– By Shirley Roberts –
Just steps south of St. James Town, Toronto residents and visitors will find an urban gem that is accessible to all, free of charge. Located on the east side of Sherbourne Street, west side of Jarvis, from Carleton to Gerrard – Allan Gardens stands as a legacy to Toronto horticulture and the history of Toronto itself.
This park comprises 16,000 square feet of land and includes six conservatories that house various plants and flowers from around the world. In 1858, local politician George Allan, offered the Toronto Horticultural Society five acres of land to develop a garden. A few years later, the City of Toronto purchased the surrounding lands and donated them to the Horticultural Society on the condition that the grounds be free and publicly accessible, a condition that remains in place to this day. Since 2002, the non-profit Friends of Allan Gardens has overseen the revitalization of the park.
Over time, expanded gardens and new buildings housing additional greenhouses were constructed. In the late 1800’s the main pavilion was a popular venue for concerts, balls, conventions and flower shows. The domed glass Palm House became an easily recognizable centerpiece of the complex. The most recent addition is the Children’s Conservatory which was donated in 2004 by the University of Toronto’s Botany Department. In 2008, space was allocated for two dog parks. A children’s playground was added in 2015.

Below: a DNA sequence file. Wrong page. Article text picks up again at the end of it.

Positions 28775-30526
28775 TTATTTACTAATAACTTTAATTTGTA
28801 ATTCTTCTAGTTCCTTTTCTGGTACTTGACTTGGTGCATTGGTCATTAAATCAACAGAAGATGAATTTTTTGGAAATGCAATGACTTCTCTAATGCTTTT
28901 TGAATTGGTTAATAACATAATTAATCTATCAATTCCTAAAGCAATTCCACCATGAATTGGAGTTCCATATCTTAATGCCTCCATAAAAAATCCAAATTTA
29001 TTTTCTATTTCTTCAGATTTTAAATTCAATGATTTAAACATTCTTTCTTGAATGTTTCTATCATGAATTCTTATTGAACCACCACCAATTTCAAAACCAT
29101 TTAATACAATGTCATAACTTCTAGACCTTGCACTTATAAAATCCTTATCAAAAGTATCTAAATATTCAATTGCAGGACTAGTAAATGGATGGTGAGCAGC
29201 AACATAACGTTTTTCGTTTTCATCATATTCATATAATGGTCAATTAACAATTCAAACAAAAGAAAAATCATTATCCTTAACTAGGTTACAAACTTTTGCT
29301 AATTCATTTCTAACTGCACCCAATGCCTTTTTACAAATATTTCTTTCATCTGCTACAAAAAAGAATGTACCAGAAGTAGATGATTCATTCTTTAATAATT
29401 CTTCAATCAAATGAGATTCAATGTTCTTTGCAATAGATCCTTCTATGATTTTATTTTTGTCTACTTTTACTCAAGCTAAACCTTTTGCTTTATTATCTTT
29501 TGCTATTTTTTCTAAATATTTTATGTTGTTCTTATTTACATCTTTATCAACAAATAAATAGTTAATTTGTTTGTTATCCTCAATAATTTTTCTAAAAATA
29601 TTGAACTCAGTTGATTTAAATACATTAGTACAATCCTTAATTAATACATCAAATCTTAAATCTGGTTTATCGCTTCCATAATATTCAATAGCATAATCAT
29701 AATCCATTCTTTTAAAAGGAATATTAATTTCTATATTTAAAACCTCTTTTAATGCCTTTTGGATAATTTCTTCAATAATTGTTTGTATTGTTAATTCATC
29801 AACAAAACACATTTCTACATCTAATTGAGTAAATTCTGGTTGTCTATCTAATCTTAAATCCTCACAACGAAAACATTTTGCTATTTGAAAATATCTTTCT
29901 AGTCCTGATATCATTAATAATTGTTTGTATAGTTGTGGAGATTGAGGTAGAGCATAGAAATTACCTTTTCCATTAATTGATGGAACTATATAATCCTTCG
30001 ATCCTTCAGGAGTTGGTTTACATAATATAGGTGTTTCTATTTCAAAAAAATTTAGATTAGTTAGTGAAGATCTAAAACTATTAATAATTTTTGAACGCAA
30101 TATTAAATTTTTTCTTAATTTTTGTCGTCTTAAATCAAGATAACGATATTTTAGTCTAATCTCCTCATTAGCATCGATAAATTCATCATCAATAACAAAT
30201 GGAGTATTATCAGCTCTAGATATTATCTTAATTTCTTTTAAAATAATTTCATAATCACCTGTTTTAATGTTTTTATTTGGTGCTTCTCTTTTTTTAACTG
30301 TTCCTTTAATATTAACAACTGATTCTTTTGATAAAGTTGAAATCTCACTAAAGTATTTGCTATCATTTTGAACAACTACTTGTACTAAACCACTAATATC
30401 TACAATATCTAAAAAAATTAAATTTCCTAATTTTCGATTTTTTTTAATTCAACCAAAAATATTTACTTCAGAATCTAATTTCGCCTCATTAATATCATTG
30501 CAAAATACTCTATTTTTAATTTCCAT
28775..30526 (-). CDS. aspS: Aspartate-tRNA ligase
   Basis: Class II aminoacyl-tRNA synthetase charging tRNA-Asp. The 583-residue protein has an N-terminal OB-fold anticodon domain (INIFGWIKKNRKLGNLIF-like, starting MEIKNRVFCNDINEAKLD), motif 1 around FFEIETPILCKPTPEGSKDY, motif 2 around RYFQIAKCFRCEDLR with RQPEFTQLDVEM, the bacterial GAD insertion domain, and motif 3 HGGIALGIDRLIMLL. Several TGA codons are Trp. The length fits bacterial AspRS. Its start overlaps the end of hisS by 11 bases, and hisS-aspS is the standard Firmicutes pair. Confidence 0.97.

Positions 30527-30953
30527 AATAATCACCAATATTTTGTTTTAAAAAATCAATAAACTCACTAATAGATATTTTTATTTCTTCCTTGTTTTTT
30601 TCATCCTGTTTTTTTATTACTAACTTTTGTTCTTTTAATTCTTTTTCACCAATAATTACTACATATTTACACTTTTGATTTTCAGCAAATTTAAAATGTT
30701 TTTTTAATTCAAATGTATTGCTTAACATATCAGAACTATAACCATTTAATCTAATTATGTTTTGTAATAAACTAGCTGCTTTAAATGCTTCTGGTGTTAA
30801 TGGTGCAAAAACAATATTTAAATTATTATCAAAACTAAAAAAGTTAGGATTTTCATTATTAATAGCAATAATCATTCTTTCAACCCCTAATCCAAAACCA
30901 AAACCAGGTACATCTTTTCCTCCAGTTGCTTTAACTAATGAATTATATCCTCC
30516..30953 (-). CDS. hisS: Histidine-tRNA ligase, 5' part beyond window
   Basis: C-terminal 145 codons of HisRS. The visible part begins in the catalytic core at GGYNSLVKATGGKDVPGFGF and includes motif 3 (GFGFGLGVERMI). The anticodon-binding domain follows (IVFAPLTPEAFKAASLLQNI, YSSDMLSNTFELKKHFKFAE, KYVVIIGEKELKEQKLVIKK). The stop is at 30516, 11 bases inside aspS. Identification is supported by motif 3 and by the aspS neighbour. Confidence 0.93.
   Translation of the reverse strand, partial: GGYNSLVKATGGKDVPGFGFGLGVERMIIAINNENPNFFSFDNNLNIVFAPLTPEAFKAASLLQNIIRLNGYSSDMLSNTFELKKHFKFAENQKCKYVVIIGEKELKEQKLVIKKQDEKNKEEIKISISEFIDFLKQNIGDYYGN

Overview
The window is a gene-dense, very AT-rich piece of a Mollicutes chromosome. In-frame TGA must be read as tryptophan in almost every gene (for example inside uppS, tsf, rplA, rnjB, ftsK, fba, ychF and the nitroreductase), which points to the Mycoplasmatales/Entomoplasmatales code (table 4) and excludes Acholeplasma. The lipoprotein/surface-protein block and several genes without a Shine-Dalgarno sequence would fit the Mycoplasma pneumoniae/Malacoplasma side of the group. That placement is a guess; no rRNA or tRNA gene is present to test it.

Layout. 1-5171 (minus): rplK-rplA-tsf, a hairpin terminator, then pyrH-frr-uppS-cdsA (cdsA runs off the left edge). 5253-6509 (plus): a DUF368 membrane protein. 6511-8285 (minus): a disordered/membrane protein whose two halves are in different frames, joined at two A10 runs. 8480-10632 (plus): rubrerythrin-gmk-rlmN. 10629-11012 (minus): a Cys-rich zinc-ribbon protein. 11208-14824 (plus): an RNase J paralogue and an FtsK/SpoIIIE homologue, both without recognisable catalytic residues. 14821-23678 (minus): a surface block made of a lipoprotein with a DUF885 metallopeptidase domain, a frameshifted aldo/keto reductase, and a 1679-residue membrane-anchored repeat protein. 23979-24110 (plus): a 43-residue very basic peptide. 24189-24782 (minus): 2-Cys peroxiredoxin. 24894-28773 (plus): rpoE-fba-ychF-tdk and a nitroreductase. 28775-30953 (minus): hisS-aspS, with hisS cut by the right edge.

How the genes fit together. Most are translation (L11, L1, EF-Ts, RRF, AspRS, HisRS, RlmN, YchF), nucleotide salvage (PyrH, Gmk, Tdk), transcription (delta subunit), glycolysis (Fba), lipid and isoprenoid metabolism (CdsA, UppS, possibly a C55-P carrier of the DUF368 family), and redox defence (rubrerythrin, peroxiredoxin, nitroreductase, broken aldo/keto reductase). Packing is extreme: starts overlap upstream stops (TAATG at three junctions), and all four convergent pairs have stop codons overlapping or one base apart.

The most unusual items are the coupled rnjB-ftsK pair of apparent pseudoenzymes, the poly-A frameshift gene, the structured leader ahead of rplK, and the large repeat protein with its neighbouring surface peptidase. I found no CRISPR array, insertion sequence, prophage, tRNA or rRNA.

What makes this park special is the combination of open green urban space and the ability to wander through various greenhouses that fill your senses with the sights, smells and feel of the tropics. Exotic plants and magnificent floral displays are exhibited throughout all four seasons. The Spring Hydrangea Show, the Fall Chrysanthemum Show and the Winter Flower Show which houses over forty varieties of poinsettias, are the highlights of the year.
But Allan Gardens is an oasis anytime of the year. Visitors will find various houses filled with palm trees, bananas, citrus, olives, cacti and succulents, tropical flowering plants and orchids. A new initiative, currently in the works, is a partnership with the City of Toronto and the Toronto Garden Society to build a Teaching Garden for budding gardeners of all ages. Stay tuned!
Although the greenhouses have been closed until further notice due to the pandemic, the park remains open, including the children’s playground and dog parks. Visits inside will hopefully align with Toronto’s gradual reopening. In the meantime, to wet our appetite and soothe the soul, virtual tours of what is currently in bloom and additional information about Allan Gardens can be found at https://friendsofallangardens.ca/whats-blooming/sofallangardens.ca/whats-blooming/.